Skip to main content

Sunday School: History Lesson 35

Jimmie Wilson spent 10 total years with the Phillies, from 1923-1928, then from 1934-1938. Initially, Wilson was just a catcher with the Phils, but later became manager of his hometown team.

Wilson grew up in the Kensington section of the city. He grew up playing soccer but was convinced to try baseball as well, around age 20. He played both sports until he was moved from New Haven of the Eastern League to the Phillies in 1923.

At first, Wilson shared the Phillies' catching duties with veteran Butch Henline, but Wilson's superior offensive performance gradually won him the starting assignment. Wilson batted over .300 in both the 1925 and 1926 seasons. His true value was behind the plate, however, and he was regarded as one of the era's best signal callers. In 1927, he played in a career high 128 games, but his batting average and OPS dropped, as did his value to the team.

On May 11, 1928, Wilson made baseball history when he was traded by the Phillies to the Cardinals, for young catcher Spud Davis and outfielder Homer Peel, during a game between the two teams. According to one account, "Wilson was a Phillie for two innings, then darted into Redbird regalia, and sat on the St. Louis bench, for the remainder of the game."

With the Cardinals, Wilson played 6 solid seasons, helping the team win 3 NL pennants over 4 seasons. In 1929, Wilson had his best season, batting .325, scoring 59 times and driving home 71 runs.

In the 1933-1934 offseason, the Phillies and Cardinals reversed the 1928 deal, by trading Wilson for Davis again, this time with infielder Eddie Delker going over to St. Louis. Wilson was named player/manager of the Phillies for the 1934 season, and he stayed in that role until 1938.

Wilson played parts of the next two seasons with the Reds, while serving on their coaching staff. He was active in the 1940 postseason and went 6-for-17 (.353 avg) in 6 World Series games that year. His stardom in the Series helped get Wilson another managing gig with the Cubs in 1941. He would manage and coach till 1946, when he retired from baseball and soon after passed away due to heart problems.

-------------------------------

Follow PhoulBallz.com on Twitter HERE!


BallHype: hype it up!

Comments

Popular posts from this blog

This Guy Speaks For All of You

This individual, interviewed by FOX 29 on Friday as the Phillies arrived back at Citizens Bank Park, said it best. When asked how he felt regarding the Phillies, he told Steve Keeley that he was, "Stoked, baby!" The unidentified phanatic then proclaimed, "We are talking about the Fightins here, the Fightins! Said!" Check out the media player below, as the transcribed version certainly does not do this phireball of phandom justice. The Phillies forced game 6 of the National League Championship Series with a 4-2 victory over the Giants in San Francisco on Thursday night. Game 6 will feature Roy Oswalt vs. Jonathan Sanchez in a return pitching match up from game 2. First pitch is scheduled for 7:57 pm EST at Citizens Bank Park in Philadelphia. Be sure to tune in on 97.3 ESPN's Weekend Sports Guide with Tyrone Johnson this afternoon around 1:15pm to hear me chatting about the Phillies! 97.3 is based in Atlantic City. You can listen live online HERE . _________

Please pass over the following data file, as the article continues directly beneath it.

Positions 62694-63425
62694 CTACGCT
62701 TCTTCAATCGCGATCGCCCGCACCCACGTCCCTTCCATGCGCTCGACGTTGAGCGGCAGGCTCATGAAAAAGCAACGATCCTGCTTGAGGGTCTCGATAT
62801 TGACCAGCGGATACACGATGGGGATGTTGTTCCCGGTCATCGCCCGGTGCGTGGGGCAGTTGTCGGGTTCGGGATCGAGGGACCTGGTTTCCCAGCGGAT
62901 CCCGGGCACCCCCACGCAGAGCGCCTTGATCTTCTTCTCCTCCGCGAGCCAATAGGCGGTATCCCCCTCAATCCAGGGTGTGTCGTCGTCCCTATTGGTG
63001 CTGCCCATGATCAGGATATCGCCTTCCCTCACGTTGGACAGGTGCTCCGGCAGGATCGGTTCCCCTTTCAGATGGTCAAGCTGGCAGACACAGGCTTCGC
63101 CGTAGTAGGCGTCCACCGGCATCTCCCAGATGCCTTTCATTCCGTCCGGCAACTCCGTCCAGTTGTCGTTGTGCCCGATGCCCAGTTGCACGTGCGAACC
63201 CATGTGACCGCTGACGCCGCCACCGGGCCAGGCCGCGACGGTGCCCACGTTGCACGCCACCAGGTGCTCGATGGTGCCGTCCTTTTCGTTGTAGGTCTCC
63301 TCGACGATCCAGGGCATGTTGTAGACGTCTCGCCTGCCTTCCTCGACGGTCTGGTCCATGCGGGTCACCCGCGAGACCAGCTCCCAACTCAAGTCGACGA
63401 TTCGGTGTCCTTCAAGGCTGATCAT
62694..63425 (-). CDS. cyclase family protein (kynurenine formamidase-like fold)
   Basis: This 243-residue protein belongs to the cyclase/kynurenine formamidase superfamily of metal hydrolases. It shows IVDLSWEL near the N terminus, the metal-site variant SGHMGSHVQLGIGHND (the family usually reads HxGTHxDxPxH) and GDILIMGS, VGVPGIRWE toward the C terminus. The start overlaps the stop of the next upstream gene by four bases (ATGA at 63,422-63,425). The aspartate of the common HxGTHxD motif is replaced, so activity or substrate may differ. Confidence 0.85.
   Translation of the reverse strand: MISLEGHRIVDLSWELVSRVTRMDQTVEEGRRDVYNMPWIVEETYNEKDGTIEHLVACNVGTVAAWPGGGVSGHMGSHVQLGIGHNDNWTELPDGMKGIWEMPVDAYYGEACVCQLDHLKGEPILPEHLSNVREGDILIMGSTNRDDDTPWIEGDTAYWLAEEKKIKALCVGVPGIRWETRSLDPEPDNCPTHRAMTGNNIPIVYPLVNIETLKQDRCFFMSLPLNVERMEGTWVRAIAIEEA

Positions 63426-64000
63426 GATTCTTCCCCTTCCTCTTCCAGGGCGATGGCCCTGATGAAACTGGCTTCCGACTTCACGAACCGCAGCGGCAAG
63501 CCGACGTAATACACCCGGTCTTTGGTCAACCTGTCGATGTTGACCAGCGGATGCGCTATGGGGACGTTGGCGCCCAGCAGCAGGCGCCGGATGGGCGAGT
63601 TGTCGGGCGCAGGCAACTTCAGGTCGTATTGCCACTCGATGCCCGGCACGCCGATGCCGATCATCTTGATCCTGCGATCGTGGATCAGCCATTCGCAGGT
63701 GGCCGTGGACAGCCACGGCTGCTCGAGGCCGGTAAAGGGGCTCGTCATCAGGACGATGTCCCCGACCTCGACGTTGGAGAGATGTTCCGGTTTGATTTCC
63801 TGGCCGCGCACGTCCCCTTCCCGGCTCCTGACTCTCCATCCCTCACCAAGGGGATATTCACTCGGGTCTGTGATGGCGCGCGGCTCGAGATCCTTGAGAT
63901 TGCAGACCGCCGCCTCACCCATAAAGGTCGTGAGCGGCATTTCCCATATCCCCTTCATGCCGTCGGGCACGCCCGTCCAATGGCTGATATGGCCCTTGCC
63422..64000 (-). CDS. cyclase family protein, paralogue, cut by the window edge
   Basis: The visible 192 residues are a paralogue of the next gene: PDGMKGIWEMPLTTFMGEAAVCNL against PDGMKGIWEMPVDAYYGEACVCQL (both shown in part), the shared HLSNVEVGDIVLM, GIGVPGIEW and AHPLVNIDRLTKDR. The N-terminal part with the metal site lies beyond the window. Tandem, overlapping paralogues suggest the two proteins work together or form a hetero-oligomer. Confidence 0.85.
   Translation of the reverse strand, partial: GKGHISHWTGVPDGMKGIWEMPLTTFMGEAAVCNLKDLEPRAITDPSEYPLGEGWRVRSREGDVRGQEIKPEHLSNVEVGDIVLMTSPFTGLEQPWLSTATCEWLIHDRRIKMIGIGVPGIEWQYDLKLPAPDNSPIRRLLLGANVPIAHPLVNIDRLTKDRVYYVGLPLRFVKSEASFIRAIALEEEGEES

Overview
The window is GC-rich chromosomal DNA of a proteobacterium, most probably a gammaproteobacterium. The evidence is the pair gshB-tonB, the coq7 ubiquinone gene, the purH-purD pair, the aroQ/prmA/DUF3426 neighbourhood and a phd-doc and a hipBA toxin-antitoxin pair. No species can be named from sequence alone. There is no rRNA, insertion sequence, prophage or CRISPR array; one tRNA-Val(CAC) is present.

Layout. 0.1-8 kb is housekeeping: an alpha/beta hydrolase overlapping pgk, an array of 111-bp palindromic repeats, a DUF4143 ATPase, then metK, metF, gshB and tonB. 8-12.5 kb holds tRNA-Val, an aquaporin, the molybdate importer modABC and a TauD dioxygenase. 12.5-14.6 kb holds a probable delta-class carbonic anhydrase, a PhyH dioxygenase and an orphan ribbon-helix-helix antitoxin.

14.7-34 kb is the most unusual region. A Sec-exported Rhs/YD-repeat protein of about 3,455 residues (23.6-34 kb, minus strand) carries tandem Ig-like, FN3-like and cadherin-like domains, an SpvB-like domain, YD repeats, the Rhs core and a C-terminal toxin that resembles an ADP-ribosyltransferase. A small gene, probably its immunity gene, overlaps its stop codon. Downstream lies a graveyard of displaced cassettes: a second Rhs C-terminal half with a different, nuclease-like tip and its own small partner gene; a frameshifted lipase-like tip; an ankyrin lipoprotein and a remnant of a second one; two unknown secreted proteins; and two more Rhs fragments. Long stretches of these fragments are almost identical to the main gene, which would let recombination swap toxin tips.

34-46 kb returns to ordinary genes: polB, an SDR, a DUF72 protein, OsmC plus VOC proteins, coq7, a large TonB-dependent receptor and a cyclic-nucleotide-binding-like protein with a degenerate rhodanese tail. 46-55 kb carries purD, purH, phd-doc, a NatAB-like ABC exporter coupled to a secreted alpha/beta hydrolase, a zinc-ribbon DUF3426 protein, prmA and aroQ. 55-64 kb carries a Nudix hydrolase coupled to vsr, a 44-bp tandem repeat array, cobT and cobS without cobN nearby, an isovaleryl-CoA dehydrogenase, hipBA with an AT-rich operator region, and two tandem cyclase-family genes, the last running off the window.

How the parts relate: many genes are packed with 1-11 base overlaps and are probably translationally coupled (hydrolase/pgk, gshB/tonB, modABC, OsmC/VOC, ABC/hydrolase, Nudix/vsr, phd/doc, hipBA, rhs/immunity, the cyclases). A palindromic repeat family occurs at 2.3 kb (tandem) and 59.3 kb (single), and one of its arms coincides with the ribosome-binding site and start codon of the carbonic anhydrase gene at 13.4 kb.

Who is Your Favorite Willie 'Mays' Hayes?

PhoulBallz.com is wondering which individual who has portrayed Willie "Mays" Hayes is the favorite of the public. Hayes, of course, is the character made famous in the Major League motion picture series. In Major League , Willie "Mays" Hayes was portrayed by budding Hollywood actor Wesley Snipes, who would go on to action movie superstardom. Snipes has starred in major motion pictures like the Blade trilogy, Passenger 57 , Undisputed and many more. Snipes remains an impact Hollywood actor, despite legal troubles related to income tax evasion. Snipes was replaced for the sequel, Major League II when his busy career, and possibly the film's budget, would not allow him to return, by Omar Epps. Another budding actor, Epps had previously worked with director David S. Ward, on the film The Program , and landed the role of Hayes, who had become a Hollywood action star over the off-season that occured between the two films. Epps' career portraying athletes rol

Wassup with dat? Vito Friscia edition

Friscia, image- Jay Floyd What's up with that Vito Friscia guy?  Well, he's a 24-year-old righty batting catcher that was drafted by the Phillies out of Hofstra University in 2019 with the team's final selection, 1200th overall, in the 40th round. But what's his deal?  Friscia opened the season with Class A Advanced Jersey Shore, where, in 16 games, he notched a .264 batting average with a pair of home runs, five doubles and seven RBI.  Last week, when Triple-A Lehigh Valley needed a reserve backstop, Friscia was promoted to fill their void.  When Rafael Marchan returned from a short stint in the big leagues, Friscia was assigned to the Double-A Reading roster.   Is he just a backup catcher?  For now, it seems that's his role.  But check out this quote from BlueClaws skipper Chris Adamson from earlier this month when I asked him about which player stood out to him as a guy that deserved recognition, but may not be getting it. "Vito Friscia is a guy that, earl